The economy, in the center. Even to the detriment of the environment. With the 2016 peace agreement, the areas controlled by the FARC were freed. It didn’t take long for new illegal armed groups to appear to occupy the desert space and deforestation skyrocketed. From 2015 to 2018, deforestation increased by nearly 92% in the Sierra de la Macarena National Natural Park.
Livestock is the main economic activity in the area, concentrating 46% of work. Coca also occupies an important role since, in 2018, this was, according to the UN, the National Natural Park with the most crops in Colombia.
Carlos Garzón is 27 years old and works for the Colombian National Natural Parks state entity. He is a ranger in a high-risk area, fighting fires and deforestation, protecting fauna and flora. The dissidents declared this group a military objective.
In the nearby Tinigua National Natural Park, the National Natural Parks authority cannot enter. Outside the parks, environmental responsibility falls on Cormacarena, a departmental entity. One of his coordinators, Javier Francisco Parra, was assassinated in 2020, due to his strong opposition to deforestation.
In ascent to Mirador Cristalitos, Carlos Garzón shows a perfectly calculated rectangle of grass. It was set on fire months ago, destroying more than 3,800 hectares of forest.
Cows now graze on that farm. According to Fedesarrollo, extensive cattle ranching accounts for almost 60% of Colombia’s deforestation. This, according to Carlos, has a significant impact on the climate crisis: “The loss of forest causes temperatures to rise and this has an impact on ecosystems. On the one hand, fires are more likely and, on the other, rivers they dry”.
La Macarena is a place of hyper mega biodiversity: the Andes, the Amazon, the Orinoquía and the Guiana Shield coincide at this point. Hence, the variety of fauna and flora and the possibility of seeing the colors of the macarenia clavijera. Plant that depends on water, so droughts threaten a global attraction, which has allowed an economic alternative after the end of the conflict. According to the Government, tourism generates 2,500 jobs in La Macarena.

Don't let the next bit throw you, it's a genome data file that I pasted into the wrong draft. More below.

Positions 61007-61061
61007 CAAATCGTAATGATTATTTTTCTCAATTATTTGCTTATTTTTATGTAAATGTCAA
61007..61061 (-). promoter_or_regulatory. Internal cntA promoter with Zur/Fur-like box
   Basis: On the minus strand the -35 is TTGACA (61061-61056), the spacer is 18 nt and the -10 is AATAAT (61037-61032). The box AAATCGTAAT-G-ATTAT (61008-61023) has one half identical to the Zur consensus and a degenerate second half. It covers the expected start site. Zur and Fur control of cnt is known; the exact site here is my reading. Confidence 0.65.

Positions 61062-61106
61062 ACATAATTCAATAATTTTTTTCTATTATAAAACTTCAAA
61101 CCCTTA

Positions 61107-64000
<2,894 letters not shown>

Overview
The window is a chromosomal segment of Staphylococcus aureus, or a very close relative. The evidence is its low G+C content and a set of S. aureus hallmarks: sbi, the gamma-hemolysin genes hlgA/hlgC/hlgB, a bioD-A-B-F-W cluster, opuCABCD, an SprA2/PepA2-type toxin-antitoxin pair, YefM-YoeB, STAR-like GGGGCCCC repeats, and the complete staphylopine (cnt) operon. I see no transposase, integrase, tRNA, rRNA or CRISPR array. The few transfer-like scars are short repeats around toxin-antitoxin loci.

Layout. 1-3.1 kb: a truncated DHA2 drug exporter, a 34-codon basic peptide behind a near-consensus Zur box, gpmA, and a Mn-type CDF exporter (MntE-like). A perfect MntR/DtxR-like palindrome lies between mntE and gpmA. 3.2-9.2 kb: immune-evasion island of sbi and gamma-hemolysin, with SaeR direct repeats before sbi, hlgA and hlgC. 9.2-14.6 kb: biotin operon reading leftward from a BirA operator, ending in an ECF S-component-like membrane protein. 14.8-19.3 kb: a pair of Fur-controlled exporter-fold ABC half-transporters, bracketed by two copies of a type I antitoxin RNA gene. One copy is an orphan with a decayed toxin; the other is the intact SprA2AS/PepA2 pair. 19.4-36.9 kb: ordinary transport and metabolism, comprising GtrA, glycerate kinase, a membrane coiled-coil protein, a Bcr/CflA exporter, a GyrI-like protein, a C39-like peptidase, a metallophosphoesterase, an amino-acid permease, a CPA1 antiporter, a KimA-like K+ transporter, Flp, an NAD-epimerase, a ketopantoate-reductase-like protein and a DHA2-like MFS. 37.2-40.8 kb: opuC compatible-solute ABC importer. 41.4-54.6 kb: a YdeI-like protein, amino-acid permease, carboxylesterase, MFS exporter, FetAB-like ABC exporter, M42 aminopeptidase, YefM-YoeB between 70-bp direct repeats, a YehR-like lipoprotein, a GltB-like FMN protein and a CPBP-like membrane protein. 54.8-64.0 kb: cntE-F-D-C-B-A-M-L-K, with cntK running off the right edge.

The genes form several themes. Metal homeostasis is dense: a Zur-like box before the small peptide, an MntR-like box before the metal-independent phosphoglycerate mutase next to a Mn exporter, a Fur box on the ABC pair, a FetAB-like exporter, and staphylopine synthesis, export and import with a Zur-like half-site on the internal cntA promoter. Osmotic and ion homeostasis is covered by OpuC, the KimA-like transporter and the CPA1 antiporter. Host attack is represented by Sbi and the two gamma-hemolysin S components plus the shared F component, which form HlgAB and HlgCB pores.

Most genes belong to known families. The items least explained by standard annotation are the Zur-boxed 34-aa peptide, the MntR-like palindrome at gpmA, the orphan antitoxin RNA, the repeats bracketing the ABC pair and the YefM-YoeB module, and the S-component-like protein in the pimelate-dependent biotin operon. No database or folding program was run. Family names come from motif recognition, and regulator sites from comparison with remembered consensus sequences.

Karol Álvarez and Sergio Cruz move around the municipality by motorcycle. They used to do it by bicycle: when they finished their studies in Bogotá, they returned on a 5-day trip to reinstall themselves in the municipality. Now they are youth leaders, committed to social and environmental matters, participating in different community organizations.
Data from the OECD show that Colombia is the country of that organization with the highest number of young people who neither study nor work, with 29.8%. Taking advantage of the gaze of tourism, the youth of La Macarena make claims for the lack of opportunities. In the letters of the municipality, they have placed a banner over the first ‘A’ and it says in English that “when you are born poor, studying is the greatest revelation”. Later, between the second ‘A’ and the ‘R’, a simple “SOS Macarena”.
For Karol and Sergio, the economic impact of tourism falls on a few, despite the Development Programs with a Territorial Approach (PDET), which emerged after the Peace Agreements, and the enormous influx of international resources. Sergio Cruz considers that the State has difficulties in making a presence in the territory, especially in rural areas: “We would like the State not to show itself with the Army and Police, but with education and health.”
Karol Álvarez has been a witness to different operations of the Colombian Army within the La Macarena National Natural Park. ‘Operation Artemis’ was a military strategy promoted in 2019 to protect Colombia from deforestation and to fight for the protection of the oceans and biodiversity.
He denounces that many of those affected by military operations have been peasants, who live inside the parks. Also, the organization Dejusticia does: “There have been multiple arrests against peasants, who have inhabited these areas for decades, while the financiers behind the phenomenon of deforestation and hoarding would be being omitted.”
The stigmatization against the peasant is one of the historical dynamics of the conflict in Colombia, perpetuating it in a municipality like La Macarena. There, tourism seeks to silence the weapons from a river of colors, which, like the rest of the planet, is not exempt from the threat of the climate crisis or acceleration factors, such as deforestation.